More sources are saying Apple is giving the iPhone 8 a flat OLED display with curved edges. That’s in contrast to earlier reports that Apple would use a curved display for the new phone, but fits with my expectation for what Apple really has in store.
We have a deal on the iOS 10 and Swift 3 Starter Bundle. It’s a collection of five training courses for learning how to code for iOS 10 using Swift 3, including The Complete iOS 10 Developer, iOS 10 Projects: Build Amazing Apps with Apple’s Newest iOS, Swift 3 Fundamentals & Essential Training, iOS 10, Swift 3 Hands On Features, and Master iOS 10 + Swift 3 & Create Apps. These developer courses retail for $654, but you can get them for $45 through our deal.
Home virtual assistants like Amazon’s Alexa, Google Home, and to a lesser extent, Apple’s Siri, are loved by some and feared by others. Here at TMO, our staff falls on both sides of that line. Most of us love Amazon’s Echo/Dot/Alexa, while I personally hold my nose at the underlying technology and fear its potential for home surveillance. I should add that most of our staff also think I’m flat out wrong. Note that I’m OK with that. Of all the virtual assistant companies, only Apple has a stated position of protecting our privacy, but the company also hasn’t released hardware like Amazon Echo or Dot. Online comic strip XKCD took a snarky, succinct— and yet oblique—look at the subject. I’d love to know what our readers think.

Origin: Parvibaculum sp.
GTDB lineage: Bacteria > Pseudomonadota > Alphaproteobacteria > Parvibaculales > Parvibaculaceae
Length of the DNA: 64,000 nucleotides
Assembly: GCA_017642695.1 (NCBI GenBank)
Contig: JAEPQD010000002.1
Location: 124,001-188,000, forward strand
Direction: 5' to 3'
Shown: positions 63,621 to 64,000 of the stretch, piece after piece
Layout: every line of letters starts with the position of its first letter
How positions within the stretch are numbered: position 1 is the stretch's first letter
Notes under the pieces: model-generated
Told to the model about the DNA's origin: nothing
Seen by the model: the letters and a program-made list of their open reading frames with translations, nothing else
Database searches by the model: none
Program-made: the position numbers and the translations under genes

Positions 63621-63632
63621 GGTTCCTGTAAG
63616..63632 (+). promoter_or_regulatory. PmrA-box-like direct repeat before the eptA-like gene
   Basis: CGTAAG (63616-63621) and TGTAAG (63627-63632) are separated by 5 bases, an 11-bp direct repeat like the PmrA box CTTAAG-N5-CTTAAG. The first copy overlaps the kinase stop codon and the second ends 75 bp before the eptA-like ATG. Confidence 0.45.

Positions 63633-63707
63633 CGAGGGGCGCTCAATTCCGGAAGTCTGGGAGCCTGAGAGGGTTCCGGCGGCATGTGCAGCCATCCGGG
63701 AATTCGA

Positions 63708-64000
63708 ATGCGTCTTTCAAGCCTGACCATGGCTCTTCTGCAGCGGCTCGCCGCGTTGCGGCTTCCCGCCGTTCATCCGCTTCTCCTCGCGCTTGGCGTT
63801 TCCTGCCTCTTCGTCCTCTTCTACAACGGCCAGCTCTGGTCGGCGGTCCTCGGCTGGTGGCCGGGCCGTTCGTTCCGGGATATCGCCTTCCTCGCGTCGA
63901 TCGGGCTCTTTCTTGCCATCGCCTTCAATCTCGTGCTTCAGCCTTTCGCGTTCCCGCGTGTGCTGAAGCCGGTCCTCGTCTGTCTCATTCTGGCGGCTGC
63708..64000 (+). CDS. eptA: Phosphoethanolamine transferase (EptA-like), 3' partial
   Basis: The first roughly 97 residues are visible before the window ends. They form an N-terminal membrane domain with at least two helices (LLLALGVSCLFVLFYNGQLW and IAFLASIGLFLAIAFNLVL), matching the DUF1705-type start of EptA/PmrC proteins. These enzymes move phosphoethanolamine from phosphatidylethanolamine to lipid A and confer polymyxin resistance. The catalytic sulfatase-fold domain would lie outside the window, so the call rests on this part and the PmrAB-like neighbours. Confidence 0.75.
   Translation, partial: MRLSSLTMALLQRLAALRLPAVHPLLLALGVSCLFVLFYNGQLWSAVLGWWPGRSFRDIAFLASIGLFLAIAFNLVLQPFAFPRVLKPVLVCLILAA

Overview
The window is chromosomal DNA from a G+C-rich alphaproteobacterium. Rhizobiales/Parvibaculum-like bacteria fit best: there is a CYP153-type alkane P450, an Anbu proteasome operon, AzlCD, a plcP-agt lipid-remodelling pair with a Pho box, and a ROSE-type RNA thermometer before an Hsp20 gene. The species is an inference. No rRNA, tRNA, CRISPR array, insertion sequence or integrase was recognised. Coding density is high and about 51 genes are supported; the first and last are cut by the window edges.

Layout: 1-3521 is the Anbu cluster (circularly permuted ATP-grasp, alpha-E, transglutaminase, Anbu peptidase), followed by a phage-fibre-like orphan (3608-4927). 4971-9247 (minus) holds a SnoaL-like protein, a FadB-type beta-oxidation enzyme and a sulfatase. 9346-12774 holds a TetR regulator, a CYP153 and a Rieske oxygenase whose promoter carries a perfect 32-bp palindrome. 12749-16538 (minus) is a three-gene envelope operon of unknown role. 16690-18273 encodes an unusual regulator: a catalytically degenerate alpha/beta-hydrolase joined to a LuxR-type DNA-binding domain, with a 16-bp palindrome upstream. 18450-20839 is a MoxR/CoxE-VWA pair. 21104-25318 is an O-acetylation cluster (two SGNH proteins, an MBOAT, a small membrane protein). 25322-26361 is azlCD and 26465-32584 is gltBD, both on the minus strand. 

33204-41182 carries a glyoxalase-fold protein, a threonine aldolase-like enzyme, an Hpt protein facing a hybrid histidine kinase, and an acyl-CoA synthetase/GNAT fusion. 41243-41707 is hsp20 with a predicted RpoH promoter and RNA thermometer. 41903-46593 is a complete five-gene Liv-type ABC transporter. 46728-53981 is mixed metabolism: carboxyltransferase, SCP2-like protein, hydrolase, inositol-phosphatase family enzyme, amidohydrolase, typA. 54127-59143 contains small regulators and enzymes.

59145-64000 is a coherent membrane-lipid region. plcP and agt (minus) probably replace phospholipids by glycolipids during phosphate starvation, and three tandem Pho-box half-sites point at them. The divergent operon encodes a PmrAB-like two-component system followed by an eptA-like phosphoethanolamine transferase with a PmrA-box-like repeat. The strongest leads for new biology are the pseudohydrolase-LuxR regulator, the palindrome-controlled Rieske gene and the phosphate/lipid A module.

We write here a lot of about small drones. Amazon wants to deliver packages with drones. Drones have taken breathtaking aerial views of Apple Park. But what happens when one of the larger drones accidentally slams into a human being? Time for the automotive crash-test dummies to step up and tell the story! Well, the instrumentation does. Bloomberg has a great story on “Crashing Drones into Test Dummies for Safety” Watch a drone disintegrate as it strikes a crash-test dummy. It’s a battle of the bots. All for human safety, of course.
Fast food chain McDonalds is testing a fancy new way to order using your smartphone, because, you know, that’s what we’re looking for from McDonald’s. Customers in Monterey and Salinas, California can use the McDonalds mobile app to order food from home and have it ready when they get there. Andrew Orr explains.
With our first glimpse of iOS 11 most likely coming up in a few weeks at Apple’s annual Worldwide Developer Conference, it’s fun to look at features we’d like to see in the next version of the iPhone and iPad operating system. Jacek Zieba put together a video showing many of those features in action, and it’s pretty compelling. How about a pop-up menu from the control center’s WiFi icon showing available networks, or group FaceTime video chats? We’d love to see more useful in-app screen controls and that option to clear app data and caches easily, too. But true multi-user support? Apple isn’t going there.